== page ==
However, if you are certain that the newly-installed hardware is, in fact, compatible with your PC, then it may be faulty, which explains the POST failure.
Fix 3: Check The PSU
A power-on self-test failure can also happen due to a power supply failure. So, check your power supply unit. While you are at it, also remember to disconnect and reconnect the power cable and other peripherals like the monitor, mouse, keyboard, speakers or headphones, etc. Make sure that everything is a snug fit, however, don’t apply too much pressure or you risk damaging your motherboard.
If you can, check the watt output of the power supply unit. Your PSU should have a minimum power rating of 550 watts or more. If you’ve recently upgraded to a higher tier GPU, consider upgrading your power supply unit, as this too can lead to POST failure.
Fix 4: Reinstall the RAM
You might ask, why just RAM and not any other components? That’s because RAM errors occur more than you’d think. So, remove your RAM stick, clean off any dust, and reinstall it. You can also try installing it to the other RAM slot in your motherboard. If you have two RAM sticks, swap the slots.
You can also try to boot up with one RAM installed. If it does, then the problem is with the other RAM stick and needs replacement.
Fix 5: Reinstall the HDD and Other Add-in Cards
Disconnect both the data and the power cord from your hard drive or solid-state drive. Clean everything up and reattach them. Then try to boot up your PC. Similarly, remove all the add-in cards like Bluetooth, WLAN, sound card, etc., and see if your PC still fails at the power-on self-test.
Try to boot up your PC after removing each component, this will help you identify the hardware that’s to blame.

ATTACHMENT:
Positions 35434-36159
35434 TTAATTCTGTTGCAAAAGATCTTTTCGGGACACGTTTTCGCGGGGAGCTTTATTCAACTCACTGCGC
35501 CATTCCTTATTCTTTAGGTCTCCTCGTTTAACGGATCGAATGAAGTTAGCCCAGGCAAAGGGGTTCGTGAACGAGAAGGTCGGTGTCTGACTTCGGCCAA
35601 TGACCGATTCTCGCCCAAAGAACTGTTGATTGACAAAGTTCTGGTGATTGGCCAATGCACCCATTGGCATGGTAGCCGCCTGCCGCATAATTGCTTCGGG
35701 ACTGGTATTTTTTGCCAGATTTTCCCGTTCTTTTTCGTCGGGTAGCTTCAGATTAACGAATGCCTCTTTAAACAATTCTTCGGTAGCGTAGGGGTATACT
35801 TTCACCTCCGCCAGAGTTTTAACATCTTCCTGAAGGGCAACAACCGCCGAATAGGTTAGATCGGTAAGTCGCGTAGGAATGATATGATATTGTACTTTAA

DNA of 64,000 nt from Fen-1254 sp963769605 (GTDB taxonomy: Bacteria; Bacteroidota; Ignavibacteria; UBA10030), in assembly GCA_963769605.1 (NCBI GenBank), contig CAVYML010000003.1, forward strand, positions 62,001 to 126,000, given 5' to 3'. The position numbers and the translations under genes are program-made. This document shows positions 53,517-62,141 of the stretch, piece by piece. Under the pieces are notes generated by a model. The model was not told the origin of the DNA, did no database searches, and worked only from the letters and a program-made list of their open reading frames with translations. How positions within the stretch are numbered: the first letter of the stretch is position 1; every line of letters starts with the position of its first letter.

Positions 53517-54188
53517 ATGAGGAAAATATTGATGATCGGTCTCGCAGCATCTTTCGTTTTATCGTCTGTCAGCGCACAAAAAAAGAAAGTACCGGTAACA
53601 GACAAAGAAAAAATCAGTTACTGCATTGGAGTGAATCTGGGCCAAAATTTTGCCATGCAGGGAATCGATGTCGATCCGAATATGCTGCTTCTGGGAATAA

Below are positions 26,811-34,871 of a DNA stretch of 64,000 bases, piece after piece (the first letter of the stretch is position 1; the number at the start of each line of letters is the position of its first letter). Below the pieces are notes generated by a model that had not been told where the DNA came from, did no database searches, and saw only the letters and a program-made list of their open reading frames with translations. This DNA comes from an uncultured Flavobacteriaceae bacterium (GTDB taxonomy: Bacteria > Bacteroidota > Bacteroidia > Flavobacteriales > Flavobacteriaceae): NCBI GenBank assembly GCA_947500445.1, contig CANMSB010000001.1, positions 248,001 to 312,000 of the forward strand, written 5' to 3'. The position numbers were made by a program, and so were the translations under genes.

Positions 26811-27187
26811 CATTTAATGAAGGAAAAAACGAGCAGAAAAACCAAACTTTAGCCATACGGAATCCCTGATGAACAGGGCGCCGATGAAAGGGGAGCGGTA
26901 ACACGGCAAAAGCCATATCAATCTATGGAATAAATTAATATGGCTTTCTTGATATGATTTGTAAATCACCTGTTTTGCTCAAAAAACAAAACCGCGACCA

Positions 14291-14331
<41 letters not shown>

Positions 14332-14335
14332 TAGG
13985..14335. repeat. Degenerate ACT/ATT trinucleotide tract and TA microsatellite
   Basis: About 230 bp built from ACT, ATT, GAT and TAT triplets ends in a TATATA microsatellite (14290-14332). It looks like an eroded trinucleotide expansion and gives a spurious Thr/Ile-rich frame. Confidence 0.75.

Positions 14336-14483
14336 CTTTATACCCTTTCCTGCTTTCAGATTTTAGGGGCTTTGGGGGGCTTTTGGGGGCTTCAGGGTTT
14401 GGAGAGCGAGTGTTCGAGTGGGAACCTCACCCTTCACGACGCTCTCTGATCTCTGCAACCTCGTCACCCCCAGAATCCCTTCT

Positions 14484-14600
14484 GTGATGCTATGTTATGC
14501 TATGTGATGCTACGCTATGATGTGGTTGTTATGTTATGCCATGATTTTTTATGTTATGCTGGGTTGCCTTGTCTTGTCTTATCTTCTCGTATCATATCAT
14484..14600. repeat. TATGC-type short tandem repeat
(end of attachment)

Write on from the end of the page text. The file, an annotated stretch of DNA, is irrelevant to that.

Fix 6: Check CMOS Battery
Locate the CMOS (complementary metal-oxide-semiconductor) battery on your motherboard and gently remove it. It’s in the shape of a silver coin and is used to hold essential memories in the motherboard. Remove the battery and reattach it after a few minutes, this will reset the BIOS settings. Sometimes this can solve POST failure.
You can also try to boot up your PC without the BIOS battery as the PC doesn’t need it to boot up.
Fix 7: Try the Integrated GPU
This step only applies if you have a dedicated graphics card installed. if you do, try removing it completely from the motherboard and connect your monitor to the integrated GPU of your motherboard. If it boots up, then your GPU is malfunctioning and causing the power on self-test failure.
Frequently Asked Questions and Answers (FAQs)
Can CPU cause no POST?
Yes, theoretically a faulty CPU can cause no POST. However, when the CPU is not powering up, most of the time, it’s either the CPU cooler or the motherboard. So, get those checked before removing your CPU.
Why is my computer on but with no display?
If the computer turns on but there is no display, it can be a faulty or loose connection to the monitor from the GPU. Try using the monitor with other systems too. if it works, then you should get the GPU checked.
Will a dead motherboard beep?
No, a dead motherboard will not beep, even though it may turn the fans on.
What is BIOS failure?
A BIOS failure means that the BIOS has corrupted due to any failed BIOS update or a virus attack. You need to reset the BIOS to fix it.
When your PC fails at POST, check the external connections first. Then, take a good hard look at the motherboard. Look for any physical damage or burnt spot. If you find any, this indicates physical damage, and most likely need a replacement of that part. If you don’t find any, check all the components we’ve mentioned above. Take your time and think clearly. Most of the time, you’ll be able to identify the likely change you’ve made to the system which led to POST failure.
Good luck and thanks for tuning in.